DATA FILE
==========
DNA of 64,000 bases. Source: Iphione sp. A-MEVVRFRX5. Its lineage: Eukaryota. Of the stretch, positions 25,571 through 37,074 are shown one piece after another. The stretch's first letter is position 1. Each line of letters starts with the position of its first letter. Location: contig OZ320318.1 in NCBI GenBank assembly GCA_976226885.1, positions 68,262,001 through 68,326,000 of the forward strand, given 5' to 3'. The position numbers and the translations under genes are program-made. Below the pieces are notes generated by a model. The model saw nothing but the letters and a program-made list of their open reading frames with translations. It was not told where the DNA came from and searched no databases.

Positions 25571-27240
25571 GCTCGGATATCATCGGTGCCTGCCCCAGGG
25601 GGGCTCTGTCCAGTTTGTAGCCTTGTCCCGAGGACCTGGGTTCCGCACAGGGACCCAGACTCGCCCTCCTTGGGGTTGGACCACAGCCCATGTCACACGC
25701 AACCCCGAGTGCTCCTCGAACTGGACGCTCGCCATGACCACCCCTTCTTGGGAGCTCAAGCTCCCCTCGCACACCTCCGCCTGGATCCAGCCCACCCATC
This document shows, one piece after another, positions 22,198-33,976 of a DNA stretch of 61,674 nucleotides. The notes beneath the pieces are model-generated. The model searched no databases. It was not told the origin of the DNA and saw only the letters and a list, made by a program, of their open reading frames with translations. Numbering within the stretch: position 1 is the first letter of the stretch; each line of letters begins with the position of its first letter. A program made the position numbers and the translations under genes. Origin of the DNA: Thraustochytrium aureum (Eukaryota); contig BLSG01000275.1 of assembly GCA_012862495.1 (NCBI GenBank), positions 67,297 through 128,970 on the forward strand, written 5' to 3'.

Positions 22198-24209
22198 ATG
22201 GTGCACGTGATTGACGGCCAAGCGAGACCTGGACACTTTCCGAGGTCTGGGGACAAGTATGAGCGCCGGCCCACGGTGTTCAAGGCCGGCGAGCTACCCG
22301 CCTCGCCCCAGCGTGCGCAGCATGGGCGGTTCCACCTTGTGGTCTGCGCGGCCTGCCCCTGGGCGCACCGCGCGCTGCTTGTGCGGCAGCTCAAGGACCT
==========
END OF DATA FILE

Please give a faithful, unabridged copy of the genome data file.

DNA of 64,000 bases. Source: Iphione sp. A-MEVVRFRX5. Its lineage: Eukaryota. Of the stretch, positions 25,571 through 37,074 are shown one piece after another. The stretch's first letter is position 1. Each line of letters starts with the position of its first letter. Location: contig OZ320318.1 in NCBI GenBank assembly GCA_976226885.1, positions 68,262,001 through 68,326,000 of the forward strand, given 5' to 3'. The position numbers and the translations under genes are program-made. Below the pieces are notes generated by a model. The model saw nothing but the letters and a program-made list of their open reading frames with translations. It was not told where the DNA came from and searched no databases.

Positions 25571-27240
25571 GCTCGGATATCATCGGTGCCTGCCCCAGGG
25601 GGGCTCTGTCCAGTTTGTAGCCTTGTCCCGAGGACCTGGGTTCCGCACAGGGACCCAGACTCGCCCTCCTTGGGGTTGGACCACAGCCCATGTCACACGC
25701 AACCCCGAGTGCTCCTCGAACTGGACGCTCGCCATGACCACCCCTTCTTGGGAGCTCAAGCTCCCCTCGCACACCTCCGCCTGGATCCAGCCCACCCATC
This document shows, one piece after another, positions 22,198-33,976 of a DNA stretch of 61,674 nucleotides. The notes beneath the pieces are model-generated. The model searched no databases. It was not told the origin of the DNA and saw only the letters and a list, made by a program, of their open reading frames with translations. Numbering within the stretch: position 1 is the first letter of the stretch; each line of letters begins with the position of its first letter. A program made the position numbers and the translations under genes. Origin of the DNA: Thraustochytrium aureum (Eukaryota); contig BLSG01000275.1 of assembly GCA_012862495.1 (NCBI GenBank), positions 67,297 through 128,970 on the forward strand, written 5' to 3'.

Positions 22198-24209
22198 ATG
22201 GTGCACGTGATTGACGGCCAAGCGAGACCTGGACACTTTCCGAGGTCTGGGGACAAGTATGAGCGCCGGCCCACGGTGTTCAAGGCCGGCGAGCTACCCG
22301 CCTCGCCCCAGCGTGCGCAGCATGGGCGGTTCCACCTTGTGGTCTGCGCGGCCTGCCCCTGGGCGCACCGCGCGCTGCTTGTGCGGCAGCTCAAGGACCT